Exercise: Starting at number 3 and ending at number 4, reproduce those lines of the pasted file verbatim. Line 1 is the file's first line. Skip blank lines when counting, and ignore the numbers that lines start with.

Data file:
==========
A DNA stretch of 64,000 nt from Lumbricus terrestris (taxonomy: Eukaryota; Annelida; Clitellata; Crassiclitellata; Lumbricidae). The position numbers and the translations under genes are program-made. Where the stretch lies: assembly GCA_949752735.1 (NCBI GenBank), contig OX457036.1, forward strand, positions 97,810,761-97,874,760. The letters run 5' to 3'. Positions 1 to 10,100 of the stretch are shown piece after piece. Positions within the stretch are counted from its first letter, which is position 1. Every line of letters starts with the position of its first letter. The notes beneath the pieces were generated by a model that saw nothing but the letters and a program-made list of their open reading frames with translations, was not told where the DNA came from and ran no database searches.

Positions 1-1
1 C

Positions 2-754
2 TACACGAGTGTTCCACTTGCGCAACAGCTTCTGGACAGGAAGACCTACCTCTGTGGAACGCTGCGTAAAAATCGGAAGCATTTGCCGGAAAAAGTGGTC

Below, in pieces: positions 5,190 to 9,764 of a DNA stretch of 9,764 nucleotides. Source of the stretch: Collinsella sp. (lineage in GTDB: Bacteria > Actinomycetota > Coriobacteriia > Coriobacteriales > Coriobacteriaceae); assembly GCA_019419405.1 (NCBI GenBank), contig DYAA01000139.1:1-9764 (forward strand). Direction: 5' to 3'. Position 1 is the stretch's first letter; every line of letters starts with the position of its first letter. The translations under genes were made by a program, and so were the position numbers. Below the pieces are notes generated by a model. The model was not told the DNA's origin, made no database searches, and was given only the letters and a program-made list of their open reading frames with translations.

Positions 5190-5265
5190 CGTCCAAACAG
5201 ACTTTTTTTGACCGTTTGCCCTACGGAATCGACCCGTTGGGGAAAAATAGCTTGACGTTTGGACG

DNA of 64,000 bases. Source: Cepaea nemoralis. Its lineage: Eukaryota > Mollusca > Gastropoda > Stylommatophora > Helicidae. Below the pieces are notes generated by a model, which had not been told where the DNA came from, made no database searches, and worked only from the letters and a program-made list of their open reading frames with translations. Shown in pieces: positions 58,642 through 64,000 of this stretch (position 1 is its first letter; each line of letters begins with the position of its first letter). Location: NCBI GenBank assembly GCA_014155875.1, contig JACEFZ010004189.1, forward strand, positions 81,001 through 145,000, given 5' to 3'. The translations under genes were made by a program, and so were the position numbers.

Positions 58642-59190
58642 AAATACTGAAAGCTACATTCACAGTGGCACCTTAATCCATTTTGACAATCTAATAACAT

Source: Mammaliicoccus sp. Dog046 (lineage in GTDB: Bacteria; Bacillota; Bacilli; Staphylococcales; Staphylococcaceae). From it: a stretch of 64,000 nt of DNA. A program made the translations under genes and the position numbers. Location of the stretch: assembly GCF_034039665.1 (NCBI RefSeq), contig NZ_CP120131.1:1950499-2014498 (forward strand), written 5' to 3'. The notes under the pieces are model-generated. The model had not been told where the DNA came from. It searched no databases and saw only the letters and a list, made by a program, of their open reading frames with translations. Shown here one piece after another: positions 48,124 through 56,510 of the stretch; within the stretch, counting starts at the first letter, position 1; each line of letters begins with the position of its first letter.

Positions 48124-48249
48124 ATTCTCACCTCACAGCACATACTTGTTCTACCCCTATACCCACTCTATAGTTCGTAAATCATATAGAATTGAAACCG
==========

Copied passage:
1 C

Positions 2-754